What’s Next for Martin Brodeur and Blues

What’s Next for Martin Brodeur and Blues
Pavel Kofman

The winningest goaltender in NHL history may be sticking around St. Louis for a while. To the surprise of some people, on Monday Jeremy Rutherford of The St. Louis Post Dispatch reported that Martin Brodeur may be staying with the organization possibly in a more advanced role.

Brodeur signed with the Blues last November while starter Brian Elliott was hurt. He played seven games going 3-3 with a 2.87 goals-against average. Once Elliott returned, Brodeur decided to retire and take a front office job as special assistant to Blues General Manager Doug Armstrong.

The shift to the Blues front office seemed to be temporary for Brodeur, who is beloved within the New Jersey Devils organization after playing 21 years there. Devils President and Brodeur’s longtime friend Lou Lamoriello even said that Marty would have a job with the Devils whenever he’s ready.

However, things may have changed when Lamoriello decided to reduce his role with the team, stepping down as Devils General Manager and staying as the team president.

Brodeur recently discussed his next move with NorthJersey.com write Tom Gulitti. The legendary goaltender said he was surprised by Lamoriello’s decision to step down as GM and that he thinks the organization is going in a different direction under Shero. That opens the door for the Blues to retain the Hall of Fame goaltender’s services and tutelage for a few more years.

Nothing will be made official until Doug Armstrong returns next week from the World Championships in the Czech Republic. But if Brodeur does stay, the partnership could be extremely beneficial for both sides.

As senior adviser to the GM, Brodeur’s first task would be to get ready for the 2015 NHL draft. He will be Doug Armstrong’s shadow and right-hand man, learning the workings of a GM if Brodeur decides to run his own NHL team someday. The experience of being on the other side of the draft and scouting out talent will give Brodeur an idea of what it could be like as an NHL GM. Several players that Brodeur faced in his career are now working in NHL front offices, such as Tampa GM Steve Yzerman and New York Islanders GM Garth Snow.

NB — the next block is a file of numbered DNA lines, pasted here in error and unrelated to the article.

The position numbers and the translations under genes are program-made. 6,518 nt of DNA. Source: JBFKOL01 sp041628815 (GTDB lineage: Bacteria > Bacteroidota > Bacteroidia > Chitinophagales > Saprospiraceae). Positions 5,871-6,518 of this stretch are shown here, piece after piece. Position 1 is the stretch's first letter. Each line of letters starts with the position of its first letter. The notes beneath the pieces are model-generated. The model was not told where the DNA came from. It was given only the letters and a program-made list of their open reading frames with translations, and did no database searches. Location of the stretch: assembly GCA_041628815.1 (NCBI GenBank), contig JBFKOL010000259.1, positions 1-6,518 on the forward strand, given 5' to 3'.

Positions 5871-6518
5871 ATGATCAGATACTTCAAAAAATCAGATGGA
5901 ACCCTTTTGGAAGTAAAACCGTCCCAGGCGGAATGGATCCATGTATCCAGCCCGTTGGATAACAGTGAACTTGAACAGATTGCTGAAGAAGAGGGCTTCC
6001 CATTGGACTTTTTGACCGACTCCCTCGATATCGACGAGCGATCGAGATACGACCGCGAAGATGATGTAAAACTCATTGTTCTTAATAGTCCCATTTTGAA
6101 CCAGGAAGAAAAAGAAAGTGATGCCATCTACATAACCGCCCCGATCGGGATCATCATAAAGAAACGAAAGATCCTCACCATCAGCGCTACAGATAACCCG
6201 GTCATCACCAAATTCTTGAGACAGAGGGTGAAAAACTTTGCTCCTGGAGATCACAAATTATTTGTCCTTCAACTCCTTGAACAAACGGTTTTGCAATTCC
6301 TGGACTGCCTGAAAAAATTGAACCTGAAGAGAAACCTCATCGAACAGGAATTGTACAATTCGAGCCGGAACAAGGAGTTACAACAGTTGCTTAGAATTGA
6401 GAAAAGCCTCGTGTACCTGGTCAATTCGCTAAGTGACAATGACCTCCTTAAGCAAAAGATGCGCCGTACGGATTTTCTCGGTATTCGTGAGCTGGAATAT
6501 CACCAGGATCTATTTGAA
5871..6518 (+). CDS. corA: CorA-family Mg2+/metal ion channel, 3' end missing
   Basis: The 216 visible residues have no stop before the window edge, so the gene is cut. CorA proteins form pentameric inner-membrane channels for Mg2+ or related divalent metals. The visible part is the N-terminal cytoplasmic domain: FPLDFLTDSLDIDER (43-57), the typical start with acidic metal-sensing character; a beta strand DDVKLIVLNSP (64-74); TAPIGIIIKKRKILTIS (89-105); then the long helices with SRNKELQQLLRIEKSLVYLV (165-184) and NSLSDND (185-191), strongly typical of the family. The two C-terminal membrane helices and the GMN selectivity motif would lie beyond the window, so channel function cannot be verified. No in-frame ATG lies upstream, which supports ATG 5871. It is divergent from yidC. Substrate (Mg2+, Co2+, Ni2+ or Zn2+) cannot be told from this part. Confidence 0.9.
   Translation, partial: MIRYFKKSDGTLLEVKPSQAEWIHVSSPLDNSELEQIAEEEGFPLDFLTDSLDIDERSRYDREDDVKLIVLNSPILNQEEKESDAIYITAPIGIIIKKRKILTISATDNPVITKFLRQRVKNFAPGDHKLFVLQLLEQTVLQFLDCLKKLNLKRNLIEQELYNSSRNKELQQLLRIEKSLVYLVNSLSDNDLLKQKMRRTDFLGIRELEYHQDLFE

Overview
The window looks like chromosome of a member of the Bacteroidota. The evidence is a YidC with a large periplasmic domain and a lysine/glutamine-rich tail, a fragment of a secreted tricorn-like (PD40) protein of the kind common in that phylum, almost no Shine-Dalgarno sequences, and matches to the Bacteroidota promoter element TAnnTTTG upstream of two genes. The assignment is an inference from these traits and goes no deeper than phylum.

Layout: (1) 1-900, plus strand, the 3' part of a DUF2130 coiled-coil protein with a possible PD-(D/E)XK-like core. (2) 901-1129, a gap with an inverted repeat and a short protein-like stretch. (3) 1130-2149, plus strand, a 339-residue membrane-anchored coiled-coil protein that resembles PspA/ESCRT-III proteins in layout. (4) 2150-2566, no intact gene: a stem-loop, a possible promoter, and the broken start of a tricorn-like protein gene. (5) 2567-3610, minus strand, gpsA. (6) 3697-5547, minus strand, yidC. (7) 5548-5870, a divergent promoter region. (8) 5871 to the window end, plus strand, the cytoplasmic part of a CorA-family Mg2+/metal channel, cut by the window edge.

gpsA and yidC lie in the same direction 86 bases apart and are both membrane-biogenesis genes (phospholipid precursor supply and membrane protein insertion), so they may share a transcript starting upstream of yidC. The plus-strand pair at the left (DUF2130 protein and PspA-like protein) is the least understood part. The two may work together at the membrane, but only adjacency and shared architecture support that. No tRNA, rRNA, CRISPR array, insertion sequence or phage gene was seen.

Perhaps the most valuable area the Blues can use Brodeur is mentoring young goaltender Jake Allen.

Brodeur has an opportunity to turn Allen into a winner and perhaps even a Stanley Cup winner like him. He’ll first have to help Allen forget about a rough end to his 2015 season, losing games 5 and 6 to Minnesota while giving up some weak goals. So far Allen has said all the right things and appears poised to be the starting goaltender heading into next season.

Despite ending on a sour note in games 5 and 6, Allen showed glimpses of the solid goaltender he can grow to be. He finished his first career playoff season with a 2.20 goals-against average and .904 save percentage. Allen was tough to beat in games 1-4 and often times did not get the offensive support from his teammates to help him out. The Blues’ loss to Minnesota in the first round was not his fault.

Having experienced plenty of playoff exits in his career, Brodeur has the chance to teach Jake Allen how to overcome adversity and move forward. What better teacher for Allen to have than the all-time NHL leader in wins, shutouts, a four-time Vezina Trophy winner, and three-time Stanley Cup Champion.

Brodeur’s presence has already seemed to rub off on Jake Allen. After Brodeur hung up his skates, Jake Allen put in extra time in practice and learned everything he could from Brodeur. That was evident in several games this season with Allen making saves with the two-pad stack as well as handling the puck more out of the crease. It will only benefit the Blues if Jake Allen bases his game on one of the greatest goaltenders of all time. The Blues just hope he may accomplish one-third of the things Brodeur managed to do in his legendary career, especially the part about winning a Stanley Cup.

Ultimately Brodeur will most likely return to the Devils organization, but before he does, the Blues will enjoy the ride, having the legend in their building for as long as he wants to stay.

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Pavel Kofman

Pavel Kofman is a writer based in St. Louis, Missouri. He has written and covered various sports teams including the St. Louis Blues, Green Bay Packers, and Michigan State Spartans. But his one true passion is covering the NHL. Pavel has worked in the media for 10 years writing for Scout.com, ChatSports and more recently in sports radio and TV news. Carrying a true hockey name, Pavel was born in Moscow and speaks fluent Russian.

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